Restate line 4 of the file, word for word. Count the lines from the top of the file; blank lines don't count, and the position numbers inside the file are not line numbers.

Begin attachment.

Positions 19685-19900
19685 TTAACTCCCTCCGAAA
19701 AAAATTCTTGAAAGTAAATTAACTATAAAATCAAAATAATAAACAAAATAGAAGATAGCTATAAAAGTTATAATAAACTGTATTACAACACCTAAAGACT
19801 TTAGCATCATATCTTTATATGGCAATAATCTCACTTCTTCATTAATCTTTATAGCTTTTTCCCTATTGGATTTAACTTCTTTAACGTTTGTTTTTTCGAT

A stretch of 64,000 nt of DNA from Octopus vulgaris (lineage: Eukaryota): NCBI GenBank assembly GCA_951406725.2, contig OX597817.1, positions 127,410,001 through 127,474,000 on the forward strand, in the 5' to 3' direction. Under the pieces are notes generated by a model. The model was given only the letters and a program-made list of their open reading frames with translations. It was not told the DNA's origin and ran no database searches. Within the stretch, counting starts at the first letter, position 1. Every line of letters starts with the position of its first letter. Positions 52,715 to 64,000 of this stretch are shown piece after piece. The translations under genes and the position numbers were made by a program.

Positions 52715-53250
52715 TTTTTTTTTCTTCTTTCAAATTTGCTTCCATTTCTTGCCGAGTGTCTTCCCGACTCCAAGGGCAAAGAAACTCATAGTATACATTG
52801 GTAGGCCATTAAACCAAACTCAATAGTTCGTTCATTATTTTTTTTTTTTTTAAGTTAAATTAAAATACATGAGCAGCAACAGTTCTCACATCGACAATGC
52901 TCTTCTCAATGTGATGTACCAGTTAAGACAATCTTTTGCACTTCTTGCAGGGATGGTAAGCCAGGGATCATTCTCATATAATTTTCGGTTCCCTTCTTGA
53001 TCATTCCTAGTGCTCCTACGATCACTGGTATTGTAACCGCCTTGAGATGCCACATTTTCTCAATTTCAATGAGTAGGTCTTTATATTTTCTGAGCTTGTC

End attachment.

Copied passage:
19801 TTAGCATCATATCTTTATATGGCAATAATCTCACTTCTTCATTAATCTTTATAGCTTTTTCCCTATTGGATTTAACTTCTTTAACGTTTGTTTTTTCGAT